10 Everyday Car Technologies That Came From Racing


Time Savers

Several production cars now feature push button ignition.
Several production cars now feature push button ignition.

You shouldn't try to steal someone's Porsche, but if you do, here's a tip: the ignition is on the left side of the steering wheel. It's an odd placement for most people -- just ask all the would-be Porsche buyers who've been embarrassed on test drives -- but it's a nod to Porsche's racing heritage. In racing, every second counts. With a left hand ignition, drivers can start the car and shift into first gear almost simultaneously, allowing them to get going that much faster than the competition.

But what's faster than turning a key (and easier than doing it with your left hand) is push button ignition. A number of production cars are using this racing technology, which starts the car at the touch of a button, not the turn of a key. There are a number of variations to the push button systems. BMW, for example, has drivers insert the key into a slot before pushing the button -- this makes sure that the driver is actually intending to start the car. Others, like Infiniti, have an electronic fob that communicates with the car. When someone carrying the fob approaches the car, the car doors are instructed to unlock -- no more fumbling with your keys. When the car detects that the fob is inside the vehicle, the button is activated and will start the car when pushed -- similar to many race cars.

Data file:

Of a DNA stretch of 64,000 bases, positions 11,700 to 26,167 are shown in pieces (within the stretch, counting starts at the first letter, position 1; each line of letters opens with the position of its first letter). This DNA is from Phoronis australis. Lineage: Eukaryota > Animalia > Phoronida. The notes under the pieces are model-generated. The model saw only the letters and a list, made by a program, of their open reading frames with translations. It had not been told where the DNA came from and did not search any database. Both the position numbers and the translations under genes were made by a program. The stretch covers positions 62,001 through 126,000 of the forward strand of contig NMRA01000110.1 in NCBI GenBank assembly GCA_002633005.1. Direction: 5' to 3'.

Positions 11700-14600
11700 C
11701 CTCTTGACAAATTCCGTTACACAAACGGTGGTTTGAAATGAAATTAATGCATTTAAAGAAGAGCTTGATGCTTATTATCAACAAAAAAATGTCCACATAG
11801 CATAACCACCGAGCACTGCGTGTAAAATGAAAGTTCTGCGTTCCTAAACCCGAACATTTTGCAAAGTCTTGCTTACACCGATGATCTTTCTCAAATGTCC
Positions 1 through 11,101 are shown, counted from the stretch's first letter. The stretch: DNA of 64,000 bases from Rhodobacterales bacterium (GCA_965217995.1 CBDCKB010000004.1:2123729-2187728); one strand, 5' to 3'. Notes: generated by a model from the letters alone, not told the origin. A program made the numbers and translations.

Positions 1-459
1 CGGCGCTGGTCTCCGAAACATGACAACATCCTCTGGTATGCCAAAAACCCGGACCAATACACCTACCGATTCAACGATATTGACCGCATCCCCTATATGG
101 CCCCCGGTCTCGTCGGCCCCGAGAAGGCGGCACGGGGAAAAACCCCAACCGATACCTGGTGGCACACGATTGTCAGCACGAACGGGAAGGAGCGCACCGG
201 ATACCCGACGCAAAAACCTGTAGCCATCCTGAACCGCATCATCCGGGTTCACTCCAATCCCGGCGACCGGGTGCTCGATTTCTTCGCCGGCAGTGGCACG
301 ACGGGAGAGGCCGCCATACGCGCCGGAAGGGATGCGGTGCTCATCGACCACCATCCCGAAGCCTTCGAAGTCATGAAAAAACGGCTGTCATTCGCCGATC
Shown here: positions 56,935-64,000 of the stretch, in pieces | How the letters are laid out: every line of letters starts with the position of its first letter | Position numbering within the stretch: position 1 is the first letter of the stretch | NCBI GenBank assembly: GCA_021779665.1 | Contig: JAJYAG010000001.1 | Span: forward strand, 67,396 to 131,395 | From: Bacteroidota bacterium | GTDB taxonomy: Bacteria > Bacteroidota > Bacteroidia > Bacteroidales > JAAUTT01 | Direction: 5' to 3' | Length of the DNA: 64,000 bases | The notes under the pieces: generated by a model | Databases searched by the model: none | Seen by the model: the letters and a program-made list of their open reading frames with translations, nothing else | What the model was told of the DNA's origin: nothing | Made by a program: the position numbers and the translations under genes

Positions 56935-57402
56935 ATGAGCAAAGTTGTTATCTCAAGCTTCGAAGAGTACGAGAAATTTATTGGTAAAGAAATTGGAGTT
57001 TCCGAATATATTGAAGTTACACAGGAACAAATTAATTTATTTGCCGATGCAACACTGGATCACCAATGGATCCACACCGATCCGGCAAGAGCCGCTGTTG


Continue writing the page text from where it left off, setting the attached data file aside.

We don't want to keep you in suspense any longer than necessary. Read the next page to find out the everyday car technology that ranks as number 8 on our list.